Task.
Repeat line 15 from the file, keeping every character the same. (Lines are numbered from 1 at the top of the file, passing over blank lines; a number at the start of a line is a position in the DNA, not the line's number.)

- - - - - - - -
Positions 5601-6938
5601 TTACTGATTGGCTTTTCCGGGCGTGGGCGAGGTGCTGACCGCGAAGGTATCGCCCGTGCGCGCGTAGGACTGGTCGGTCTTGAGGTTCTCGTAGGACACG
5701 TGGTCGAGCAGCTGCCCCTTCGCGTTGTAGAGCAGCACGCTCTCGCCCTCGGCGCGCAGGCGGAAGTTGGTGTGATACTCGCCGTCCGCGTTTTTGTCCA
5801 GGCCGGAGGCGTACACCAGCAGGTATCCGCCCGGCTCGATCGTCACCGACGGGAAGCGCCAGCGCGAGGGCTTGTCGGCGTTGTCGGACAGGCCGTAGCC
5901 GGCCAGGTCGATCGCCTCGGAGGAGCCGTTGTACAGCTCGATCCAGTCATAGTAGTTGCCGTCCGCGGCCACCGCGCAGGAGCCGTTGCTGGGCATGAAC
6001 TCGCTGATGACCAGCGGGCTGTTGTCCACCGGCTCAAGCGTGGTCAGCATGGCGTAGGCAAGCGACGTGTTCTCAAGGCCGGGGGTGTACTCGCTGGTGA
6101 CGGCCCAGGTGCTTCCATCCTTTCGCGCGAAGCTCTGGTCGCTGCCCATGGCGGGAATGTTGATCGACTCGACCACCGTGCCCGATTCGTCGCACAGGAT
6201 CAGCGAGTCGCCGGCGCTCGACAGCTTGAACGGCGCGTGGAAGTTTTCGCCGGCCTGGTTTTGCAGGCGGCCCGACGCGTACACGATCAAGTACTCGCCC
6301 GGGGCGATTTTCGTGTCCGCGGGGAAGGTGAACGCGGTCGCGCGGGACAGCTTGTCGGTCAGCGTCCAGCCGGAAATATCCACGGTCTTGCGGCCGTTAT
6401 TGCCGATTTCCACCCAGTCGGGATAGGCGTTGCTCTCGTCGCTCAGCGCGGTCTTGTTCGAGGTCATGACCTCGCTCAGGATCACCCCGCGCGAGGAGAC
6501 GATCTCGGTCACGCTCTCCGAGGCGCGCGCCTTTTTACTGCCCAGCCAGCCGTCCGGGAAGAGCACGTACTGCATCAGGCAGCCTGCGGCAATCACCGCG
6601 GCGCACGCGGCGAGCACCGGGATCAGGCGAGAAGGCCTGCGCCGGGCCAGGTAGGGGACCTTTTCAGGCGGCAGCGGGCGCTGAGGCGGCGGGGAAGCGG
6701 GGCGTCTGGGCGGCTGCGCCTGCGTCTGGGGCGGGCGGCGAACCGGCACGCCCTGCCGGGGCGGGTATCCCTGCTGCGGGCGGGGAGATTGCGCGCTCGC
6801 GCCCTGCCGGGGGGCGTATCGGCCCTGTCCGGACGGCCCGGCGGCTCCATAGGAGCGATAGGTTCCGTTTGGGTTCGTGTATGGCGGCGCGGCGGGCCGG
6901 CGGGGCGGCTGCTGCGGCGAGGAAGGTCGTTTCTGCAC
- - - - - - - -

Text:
6901 CGGGGCGGCTGCTGCGGCGAGGAAGGTCGTTTCTGCAC